WALES is to set up a state-owned renewable energy company to tackle energy insecurity, the cost-of-living crisis and the climate emergency.

The company, which is yet to have a name, will initially look at developing onshore wind farms on the country's woodland estate, the Welsh Government confirmed on Tuesday.

It is expected to launch in April 2024 and will become the only government-run company of its kind in the UK.

The nation's climate change minister Julie James said the "significant" profits generated by the business would be reinvested back into the community, with income also going towards making homes more energy efficient and creating clean energy jobs.

During a statement in the Senedd, Ms James said: "This is a truly historic moment for Wales.

"If other countries are anything to go by then we should expect considerable returns from our investment and - as we share the ambitions of these other nations - we have a genuine opportunity to produce income that will really help us to deliver here.

"We are in a climate emergency and our approach is in stark contrast to the UK Government that is focusing on fracking and fossil fuels - opposed by most communities and incompatible with our international obligations."

The minister called the current UK market "bad for bill payers" and said the ambition was to make energy cheaper for Welsh households.

Labour leader Sir Keir Starmer vowed last month to set up a publicly owned clean energy company within the party's first year of government should it come to power.

The government in Cardiff Bay said it had been working on its idea to start a renewable energy business since early 2020.

It is estimated the first projects will begin two to three years after the company launches, with money expected to start rolling in towards the end of the decade.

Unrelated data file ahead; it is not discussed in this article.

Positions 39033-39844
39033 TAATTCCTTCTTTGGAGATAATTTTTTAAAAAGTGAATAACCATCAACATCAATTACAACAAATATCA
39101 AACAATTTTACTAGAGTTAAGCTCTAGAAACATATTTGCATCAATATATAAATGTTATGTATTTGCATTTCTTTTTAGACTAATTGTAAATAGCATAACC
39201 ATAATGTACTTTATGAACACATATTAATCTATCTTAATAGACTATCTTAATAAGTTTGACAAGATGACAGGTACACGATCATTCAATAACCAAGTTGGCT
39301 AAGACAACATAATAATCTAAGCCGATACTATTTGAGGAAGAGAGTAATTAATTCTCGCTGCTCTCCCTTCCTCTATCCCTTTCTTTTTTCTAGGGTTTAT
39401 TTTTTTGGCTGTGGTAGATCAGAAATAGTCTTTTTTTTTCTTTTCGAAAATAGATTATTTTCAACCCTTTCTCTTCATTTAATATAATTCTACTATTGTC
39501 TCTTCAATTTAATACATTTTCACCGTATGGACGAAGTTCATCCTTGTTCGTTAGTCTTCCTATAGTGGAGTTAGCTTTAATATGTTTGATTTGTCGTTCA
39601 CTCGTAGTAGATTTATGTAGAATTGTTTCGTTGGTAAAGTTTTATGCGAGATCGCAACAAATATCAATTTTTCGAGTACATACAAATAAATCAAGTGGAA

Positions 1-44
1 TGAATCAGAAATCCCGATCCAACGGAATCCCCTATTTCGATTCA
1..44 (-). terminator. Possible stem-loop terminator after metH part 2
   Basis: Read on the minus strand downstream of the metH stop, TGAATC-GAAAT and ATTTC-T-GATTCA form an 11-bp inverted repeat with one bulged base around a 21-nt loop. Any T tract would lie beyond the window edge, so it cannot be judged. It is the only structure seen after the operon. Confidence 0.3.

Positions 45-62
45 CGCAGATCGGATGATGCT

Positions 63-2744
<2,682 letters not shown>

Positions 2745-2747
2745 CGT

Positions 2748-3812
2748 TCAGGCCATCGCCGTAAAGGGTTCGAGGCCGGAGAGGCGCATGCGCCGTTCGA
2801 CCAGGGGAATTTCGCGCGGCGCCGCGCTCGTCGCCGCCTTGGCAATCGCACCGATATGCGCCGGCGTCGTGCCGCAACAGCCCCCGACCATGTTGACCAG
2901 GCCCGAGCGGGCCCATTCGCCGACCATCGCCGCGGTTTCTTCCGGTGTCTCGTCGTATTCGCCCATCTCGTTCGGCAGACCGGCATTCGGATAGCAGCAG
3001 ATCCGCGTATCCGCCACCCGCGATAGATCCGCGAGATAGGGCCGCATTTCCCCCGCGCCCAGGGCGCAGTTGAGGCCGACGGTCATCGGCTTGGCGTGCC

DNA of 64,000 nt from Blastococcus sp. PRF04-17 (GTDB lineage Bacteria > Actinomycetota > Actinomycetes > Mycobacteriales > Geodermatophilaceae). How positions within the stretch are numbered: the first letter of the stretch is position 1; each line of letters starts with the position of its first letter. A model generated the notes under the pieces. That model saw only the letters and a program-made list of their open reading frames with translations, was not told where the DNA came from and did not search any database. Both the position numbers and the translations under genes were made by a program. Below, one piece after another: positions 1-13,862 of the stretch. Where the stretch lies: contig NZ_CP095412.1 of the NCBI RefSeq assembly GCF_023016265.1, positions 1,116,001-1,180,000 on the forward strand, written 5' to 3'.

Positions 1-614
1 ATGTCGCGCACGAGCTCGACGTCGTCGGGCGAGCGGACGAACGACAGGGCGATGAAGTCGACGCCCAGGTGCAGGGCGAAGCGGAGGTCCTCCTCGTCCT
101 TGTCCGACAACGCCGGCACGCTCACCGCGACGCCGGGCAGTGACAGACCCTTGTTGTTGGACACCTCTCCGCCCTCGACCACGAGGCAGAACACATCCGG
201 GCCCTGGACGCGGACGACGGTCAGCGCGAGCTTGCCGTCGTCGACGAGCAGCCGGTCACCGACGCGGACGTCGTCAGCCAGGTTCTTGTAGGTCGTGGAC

Limited grid capacity outside the North and South Wales corridors will however constrain the type of projects the government is able to explore.

A report released last week by the UK Government's Welsh Affairs Committee called Westminster's lack of action on improving grid connectivity a "significant threat to economic growth in Wales".

Committee chairman Stephen Crabb MP said Wales had "huge potential" in the renewable energy market and called for grid improvements to be "sped up".

However, the Welsh Conservative's shadow minister for climate change, Janet Finch-Saunders MS, called for more detail on the plans.

"As we face the ever-pressing issue of climate change and the increasing cost of energy, a new approach to renewable energy is needed in Wales. Unfortunately, Labour’s new plan provides no clarity," she said.

"There has been no detail as to how much money is going to be invested and no clarity as to how this plan will fit with the existing Energy Service.

"Labour ministers must listen to Welsh Conservative plans to establish a £150 million Wales Marine Energy Investment Fund to ensure Wales has access to vast amounts of clean and affordable energy."